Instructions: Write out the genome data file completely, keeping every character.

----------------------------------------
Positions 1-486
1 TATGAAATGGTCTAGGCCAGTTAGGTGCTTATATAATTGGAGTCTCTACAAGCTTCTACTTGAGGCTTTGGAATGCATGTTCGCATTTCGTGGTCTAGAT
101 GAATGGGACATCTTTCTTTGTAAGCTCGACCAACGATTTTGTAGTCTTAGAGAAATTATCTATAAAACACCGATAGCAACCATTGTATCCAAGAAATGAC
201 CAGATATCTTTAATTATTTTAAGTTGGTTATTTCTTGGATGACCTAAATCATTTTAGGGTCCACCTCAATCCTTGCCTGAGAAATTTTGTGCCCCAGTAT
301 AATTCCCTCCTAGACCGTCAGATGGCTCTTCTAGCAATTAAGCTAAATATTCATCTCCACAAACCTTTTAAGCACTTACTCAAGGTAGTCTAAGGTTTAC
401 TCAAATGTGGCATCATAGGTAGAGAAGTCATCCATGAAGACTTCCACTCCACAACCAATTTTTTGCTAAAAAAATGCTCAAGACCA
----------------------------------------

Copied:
Positions 1-486
1 TATGAAATGGTCTAGGCCAGTTAGGTGCTTATATAATTGGAGTCTCTACAAGCTTCTACTTGAGGCTTTGGAATGCATGTTCGCATTTCGTGGTCTAGAT
101 GAATGGGACATCTTTCTTTGTAAGCTCGACCAACGATTTTGTAGTCTTAGAGAAATTATCTATAAAACACCGATAGCAACCATTGTATCCAAGAAATGAC
201 CAGATATCTTTAATTATTTTAAGTTGGTTATTTCTTGGATGACCTAAATCATTTTAGGGTCCACCTCAATCCTTGCCTGAGAAATTTTGTGCCCCAGTAT
301 AATTCCCTCCTAGACCGTCAGATGGCTCTTCTAGCAATTAAGCTAAATATTCATCTCCACAAACCTTTTAAGCACTTACTCAAGGTAGTCTAAGGTTTAC
401 TCAAATGTGGCATCATAGGTAGAGAAGTCATCCATGAAGACTTCCACTCCACAACCAATTTTTTGCTAAAAAAATGCTCAAGACCA